...Missouri Summer Safety & Lightning Awareness Week June 22-28...

Missouri Summer & Lightning Safety Week

June 22-28, 2008

Playing it Safe in the Ozarks


NWS Lightning Safety   |   MO Emergency Management Agency   |   MO Department of Health

Join us in promoting lightning safety during Lightning Safety Week.   This page includes important safety information that can save lives. Please help spread the word about Lightning, Flood, UV and Heat safety so we can have a safe summer.


  Lightning Safety

 

lightning poster

Link to larger poster

When you are outdoors enjoying the many recreational opportunities in the Ozarks, you should be especially alert for changing weather conditions and know what to do if thunder is heard or lightning is observed.

At any given moment, there are 1,800 thunderstorms in progress on Earth. This amounts to 16 million storms a year! In the U.S., there are ~25 million cloud-to-ground lightning flashes each year. While lightning can be fascinating to watch, it is also extremely dangerous.

Take a look at outdoor lightning safety rules to know what action to take when lightning is observed or thunder is heard.

Tragedies in school sponsored athletics are unfortunately a growing trend as well. When thunderstorms threaten, coaches and officials must not let the desire to start or finish an athletic activity or event cloud their judgment when the safety of participants and spectators is in jeopardy. 

For more lightning facts and safety information go to the following sites:

NWS Lightning Safety Week page

Lightning Overview

Kids Page

Lightning Statistics & Facts

lightning picture

Missouri Lightning Deaths
Year
2007
2006
2005
2004
2003
2002
2001
2000
1999
1998
1997
Deaths
2 0
2
0
0
5
0
0
0
0
0


Flood Safety
 
Each year more deaths occur due to flooding than from any other thunderstorm related hazard. Why? The main reason is people underestimate the force and power of water.   Many of the deaths occur in automobiles as they are swept downstream. Of these drownings, many are preventable, but too many people continue to drive across a flooded road.  

Already this year in the Ozarks, there have been three fatalities and dozens of water rescues due to cars being swept away by flood waters.  

Turn Around Don’t Drown logo

One of the primary flood hazards and causes of flood related deaths across the Ozarks is driving into low water crossings. Every year a few adventurous drivers attempt to cross flooded roads and fail.  Whether you are driving or walking, if you come to a flooded road, Turn Around Don’t DrownTM. You will not know the depth of the water nor the condition of the road under the water.

flooded car 1  flooded car 2

Water weighs 62.4 lbs. per cubic foot and typically flows downstream at 6 to 12 mph.  When a vehicle stalls in the water, the water’s momentum is transferred to the car. For each foot the water rises, 500 lbs. of lateral force is applied to the automobile.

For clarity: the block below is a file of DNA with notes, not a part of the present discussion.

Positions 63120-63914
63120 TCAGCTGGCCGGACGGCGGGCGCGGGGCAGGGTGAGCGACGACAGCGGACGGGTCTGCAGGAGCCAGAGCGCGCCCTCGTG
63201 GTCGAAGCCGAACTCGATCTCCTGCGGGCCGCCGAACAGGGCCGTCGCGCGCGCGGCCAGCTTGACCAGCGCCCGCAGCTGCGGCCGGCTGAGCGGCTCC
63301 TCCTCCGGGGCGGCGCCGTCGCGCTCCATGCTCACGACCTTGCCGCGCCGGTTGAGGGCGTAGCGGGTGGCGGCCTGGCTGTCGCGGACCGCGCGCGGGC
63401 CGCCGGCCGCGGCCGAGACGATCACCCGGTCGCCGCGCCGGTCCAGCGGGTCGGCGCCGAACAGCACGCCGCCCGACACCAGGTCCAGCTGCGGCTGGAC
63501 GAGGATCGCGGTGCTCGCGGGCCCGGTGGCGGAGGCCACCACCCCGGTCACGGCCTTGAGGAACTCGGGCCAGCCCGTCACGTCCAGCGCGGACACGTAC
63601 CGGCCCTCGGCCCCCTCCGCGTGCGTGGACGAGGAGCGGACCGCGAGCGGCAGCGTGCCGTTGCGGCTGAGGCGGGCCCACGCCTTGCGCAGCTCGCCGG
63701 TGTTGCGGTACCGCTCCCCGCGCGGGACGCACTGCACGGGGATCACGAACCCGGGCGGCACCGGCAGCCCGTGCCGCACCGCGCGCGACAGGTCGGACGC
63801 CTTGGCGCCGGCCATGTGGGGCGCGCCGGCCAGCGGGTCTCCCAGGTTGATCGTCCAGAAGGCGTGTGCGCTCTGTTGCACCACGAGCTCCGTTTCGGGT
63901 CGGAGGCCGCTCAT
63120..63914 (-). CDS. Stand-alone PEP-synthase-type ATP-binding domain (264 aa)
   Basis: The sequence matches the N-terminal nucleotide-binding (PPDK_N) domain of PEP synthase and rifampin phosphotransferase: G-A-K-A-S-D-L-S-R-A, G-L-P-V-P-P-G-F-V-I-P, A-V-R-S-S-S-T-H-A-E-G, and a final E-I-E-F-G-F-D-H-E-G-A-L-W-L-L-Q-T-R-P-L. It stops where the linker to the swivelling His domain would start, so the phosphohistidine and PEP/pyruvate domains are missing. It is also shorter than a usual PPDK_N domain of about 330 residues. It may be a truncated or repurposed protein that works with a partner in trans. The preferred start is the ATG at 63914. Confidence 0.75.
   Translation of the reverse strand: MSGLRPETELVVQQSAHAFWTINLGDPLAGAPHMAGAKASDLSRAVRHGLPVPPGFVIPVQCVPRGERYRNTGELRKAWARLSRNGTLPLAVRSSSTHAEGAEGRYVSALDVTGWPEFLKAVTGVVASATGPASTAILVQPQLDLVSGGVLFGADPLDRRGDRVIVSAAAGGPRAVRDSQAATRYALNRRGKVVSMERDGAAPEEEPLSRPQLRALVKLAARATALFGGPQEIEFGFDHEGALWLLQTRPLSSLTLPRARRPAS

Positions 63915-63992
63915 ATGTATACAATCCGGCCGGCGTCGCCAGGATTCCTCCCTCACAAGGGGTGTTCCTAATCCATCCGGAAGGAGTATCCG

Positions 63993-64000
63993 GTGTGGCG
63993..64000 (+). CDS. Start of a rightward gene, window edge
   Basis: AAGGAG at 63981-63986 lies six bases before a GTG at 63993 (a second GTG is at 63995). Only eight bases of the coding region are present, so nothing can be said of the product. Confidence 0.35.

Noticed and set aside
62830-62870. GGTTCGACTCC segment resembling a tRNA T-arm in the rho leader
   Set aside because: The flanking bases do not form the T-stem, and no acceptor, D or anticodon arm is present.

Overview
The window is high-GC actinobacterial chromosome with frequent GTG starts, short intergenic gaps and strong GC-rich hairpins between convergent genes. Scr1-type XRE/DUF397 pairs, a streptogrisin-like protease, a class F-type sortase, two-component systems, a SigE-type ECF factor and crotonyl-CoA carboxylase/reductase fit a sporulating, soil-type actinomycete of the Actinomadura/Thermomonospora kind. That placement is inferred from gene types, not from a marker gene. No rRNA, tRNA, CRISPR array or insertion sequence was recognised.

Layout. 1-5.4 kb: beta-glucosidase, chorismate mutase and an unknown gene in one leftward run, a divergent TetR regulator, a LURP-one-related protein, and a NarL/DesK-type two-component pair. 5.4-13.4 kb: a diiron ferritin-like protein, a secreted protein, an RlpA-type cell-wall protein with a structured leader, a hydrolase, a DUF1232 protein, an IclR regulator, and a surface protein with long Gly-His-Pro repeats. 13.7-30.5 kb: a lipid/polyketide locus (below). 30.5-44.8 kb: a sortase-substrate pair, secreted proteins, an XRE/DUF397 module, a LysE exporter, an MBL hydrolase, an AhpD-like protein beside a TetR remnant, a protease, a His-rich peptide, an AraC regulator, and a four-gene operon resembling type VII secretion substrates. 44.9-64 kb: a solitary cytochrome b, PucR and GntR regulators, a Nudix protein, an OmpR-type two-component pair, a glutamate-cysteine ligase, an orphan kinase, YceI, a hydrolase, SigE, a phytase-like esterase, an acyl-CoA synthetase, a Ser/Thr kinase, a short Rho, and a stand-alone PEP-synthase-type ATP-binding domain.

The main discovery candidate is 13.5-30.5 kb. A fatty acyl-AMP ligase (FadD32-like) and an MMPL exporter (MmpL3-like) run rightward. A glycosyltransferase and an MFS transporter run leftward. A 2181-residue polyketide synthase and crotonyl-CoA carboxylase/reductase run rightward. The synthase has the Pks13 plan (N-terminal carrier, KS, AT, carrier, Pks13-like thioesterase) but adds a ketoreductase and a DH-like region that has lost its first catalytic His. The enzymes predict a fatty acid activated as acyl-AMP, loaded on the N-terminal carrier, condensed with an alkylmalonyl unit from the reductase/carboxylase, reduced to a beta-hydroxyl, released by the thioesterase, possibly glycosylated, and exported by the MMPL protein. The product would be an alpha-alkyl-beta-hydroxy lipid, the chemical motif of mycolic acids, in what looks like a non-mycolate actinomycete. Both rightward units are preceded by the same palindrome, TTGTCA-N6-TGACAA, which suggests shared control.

flooded car 3  flooded car 4

But the biggest factor is bouyancy. For each foot the water rises up the side of the car, the car displaces 1500 lbs. of water. In effect, the automobile weighs 1500 lbs. less for each foot the water rises.  Two feet of water will carry away most automobiles!!!


 UV Safety 

 
Outdoor recreational opportunities to enjoy the Summer sun abound in the Ozarks region. However, extended time in sun can be harmful.  Before heading to the lake, floating, or to the ball game, make sure to take proper precautions to protect your skin from the harmful effects of ultraviolet rays.

For much more UV information and UV forecast go to the following sites:
 
 

Environmental Protection Agency UV Information

 
 

NWS Ultraviolet Index Awareness 

UV Index Logo


Exposure CategoryUV IndexProtective Actions
Minimal 0, 1, 2 Apply skin protection factor (SPF) 15 sun screen.
Low 3, 4 SPF 15 & protective clothing (hat)
Moderate 5, 6 SPF 15, protective clothing, and UV-A&B sun glasses.
High 7, 8, 9 SPF 15, protective clothing, sun glasses and make attempts to avoid the sun between 10am to 4pm.
Very High 10+ SPF 15, protective clothing, sun glasses and avoid being in the sun between 10am to 4pm.

 UV Safety Tips

Limit Time in the Midday Sun Do Not Burn
Five or more sunburns doubles your risk of developing skin cancer.

Seek Shade

Avoid Sun Tanning and Tanning Beds
UV light from tanning beds and the sun causes skin cancer and wrinkling. If you want to look like you’ve been in the sun, consider using a sunless self-tanning product, but continue to use sunscreen with it.
Wear a Hat Generously Apply Sunscreen
Generously apply sunscreen to all exposed skin using a Sun Protection Factor (SPF) of at least 15 that provides broad-spectrum protection from both ultraviolet A (UVA) and ultraviolet B (UVB) rays. Reapply every two hours, even on cloudy days, and after swimming or sweating.
Cover Up Wear Protective Clothing
Wear protective clothing, such as a long-sleeved shirt, pants, a wide-brimmed hat, and sunglasses, where possible.
Wear Sunglasses that Block 99-100% of UV Radiation Seek Shade